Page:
I was thinking about the topic of entitlement the other day as it relates to the family business. Having the opportunity to join the family business is an opportunity that few children seem to take advantage of. Often children see their parents work very hard for a long period of time to get the business established. As a result they either don’t want to work as hard as their parents or often feel entitled to the goodies the business provides, but not have to work hard to deserve those goodies.
Parents often feel guilty for the amount of time they’ve spent building the business. To make themselves feel better parents will sometimes not put requirements for their children around material objects. If this is done to an extreme basis this can lead to a feeling of entitlement by the children. This entitlement can become a problem if the children join the family business.
Having a culture of entitlement with your children at home can cause problems if the children join the family business. This is especially true if the parents are going to depend on the cash flow from the business for supporting their lifestyle in later years.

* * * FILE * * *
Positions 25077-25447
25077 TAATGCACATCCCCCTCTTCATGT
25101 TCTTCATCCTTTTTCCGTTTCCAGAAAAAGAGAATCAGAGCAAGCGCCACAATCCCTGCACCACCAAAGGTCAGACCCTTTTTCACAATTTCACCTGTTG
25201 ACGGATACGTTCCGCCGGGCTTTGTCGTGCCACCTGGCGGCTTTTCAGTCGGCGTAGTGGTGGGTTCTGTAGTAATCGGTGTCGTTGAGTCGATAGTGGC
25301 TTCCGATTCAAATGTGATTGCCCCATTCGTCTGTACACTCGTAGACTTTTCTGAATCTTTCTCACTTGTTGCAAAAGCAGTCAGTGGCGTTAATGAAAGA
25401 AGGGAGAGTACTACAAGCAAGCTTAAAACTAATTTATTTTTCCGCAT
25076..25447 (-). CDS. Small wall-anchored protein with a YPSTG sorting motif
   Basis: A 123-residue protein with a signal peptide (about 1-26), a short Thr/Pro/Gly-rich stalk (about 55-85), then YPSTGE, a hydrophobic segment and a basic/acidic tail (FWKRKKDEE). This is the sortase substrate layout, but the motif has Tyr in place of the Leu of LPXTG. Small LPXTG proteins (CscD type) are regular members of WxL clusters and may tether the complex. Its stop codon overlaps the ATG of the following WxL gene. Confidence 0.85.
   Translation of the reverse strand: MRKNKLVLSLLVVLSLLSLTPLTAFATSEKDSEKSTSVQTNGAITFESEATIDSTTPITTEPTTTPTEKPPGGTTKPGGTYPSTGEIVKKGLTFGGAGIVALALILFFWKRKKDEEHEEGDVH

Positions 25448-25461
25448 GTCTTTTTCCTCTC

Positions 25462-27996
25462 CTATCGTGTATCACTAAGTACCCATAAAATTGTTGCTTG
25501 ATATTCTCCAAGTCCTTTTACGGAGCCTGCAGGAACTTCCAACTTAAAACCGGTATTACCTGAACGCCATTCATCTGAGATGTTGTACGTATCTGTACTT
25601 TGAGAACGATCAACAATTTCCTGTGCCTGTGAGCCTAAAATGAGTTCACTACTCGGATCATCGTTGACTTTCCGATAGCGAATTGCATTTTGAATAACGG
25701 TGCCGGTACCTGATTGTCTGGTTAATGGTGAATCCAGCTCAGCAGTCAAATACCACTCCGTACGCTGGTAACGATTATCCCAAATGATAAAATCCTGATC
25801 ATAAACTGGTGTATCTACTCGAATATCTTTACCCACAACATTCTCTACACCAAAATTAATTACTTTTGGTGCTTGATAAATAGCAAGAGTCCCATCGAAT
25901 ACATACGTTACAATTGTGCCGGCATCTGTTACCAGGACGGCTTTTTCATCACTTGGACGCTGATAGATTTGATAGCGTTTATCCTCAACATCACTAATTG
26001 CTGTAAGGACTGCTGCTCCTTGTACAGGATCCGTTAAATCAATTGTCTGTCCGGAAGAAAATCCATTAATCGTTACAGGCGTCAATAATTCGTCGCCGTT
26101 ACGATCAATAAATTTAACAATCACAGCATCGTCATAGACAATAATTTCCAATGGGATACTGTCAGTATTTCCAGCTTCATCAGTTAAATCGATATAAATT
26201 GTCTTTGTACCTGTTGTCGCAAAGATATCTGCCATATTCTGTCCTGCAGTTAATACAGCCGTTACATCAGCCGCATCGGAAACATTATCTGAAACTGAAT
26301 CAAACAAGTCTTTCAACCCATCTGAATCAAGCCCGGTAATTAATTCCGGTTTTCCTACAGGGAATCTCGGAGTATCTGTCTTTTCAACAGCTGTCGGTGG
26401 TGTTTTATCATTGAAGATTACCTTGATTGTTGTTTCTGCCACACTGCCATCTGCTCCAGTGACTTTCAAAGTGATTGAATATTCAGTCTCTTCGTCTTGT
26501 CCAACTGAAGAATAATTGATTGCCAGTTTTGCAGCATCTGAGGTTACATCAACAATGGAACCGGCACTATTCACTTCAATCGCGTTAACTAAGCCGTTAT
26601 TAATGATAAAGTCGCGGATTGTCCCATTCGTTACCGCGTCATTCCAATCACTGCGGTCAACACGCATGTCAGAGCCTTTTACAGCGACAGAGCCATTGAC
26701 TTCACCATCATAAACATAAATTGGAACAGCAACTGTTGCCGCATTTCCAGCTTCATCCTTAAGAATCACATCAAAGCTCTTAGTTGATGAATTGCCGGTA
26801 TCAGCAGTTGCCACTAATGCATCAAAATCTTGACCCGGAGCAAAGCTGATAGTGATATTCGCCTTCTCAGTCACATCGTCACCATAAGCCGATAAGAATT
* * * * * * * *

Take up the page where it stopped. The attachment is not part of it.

Some of the issues that entitlement in the family business can cause are:
Your key people may leave. It’s hard enough to attract, train and keep really good key people. If these people see you treating your children differently than they are, your managers might decide to leave for greener pastures.
An inappropriate message is sent through the company. If your children feel and show that they are entitled to work in the company whether they produce positive results or not can seep through the entire company. If your children set a bad example, the rest of your employees might be encouraged to follow their lead.
You might have your cash flow disappear. If you allow your children to take over the business with an entitlement attitude, they could run the business into the ground and you wouldn’t know it. If you’re depending on the business cash flow for your living expenses this could become a large problem.
The real business issue is not about your children being entitled, but the rules you set for them to join your business. I strongly recommend that before you let your children work with the golden goose (your business) you set hard and fast rules about what it takes to first join the business and second take on more responsibility within the business.
Family businesses that think these through will often have a better chance of passing the business and continue providing cash flow for the senior generation.
As always, I’m interested in hearing your thoughts. Please email me at Jpatrick@stage2planning.com to let me know what you think.
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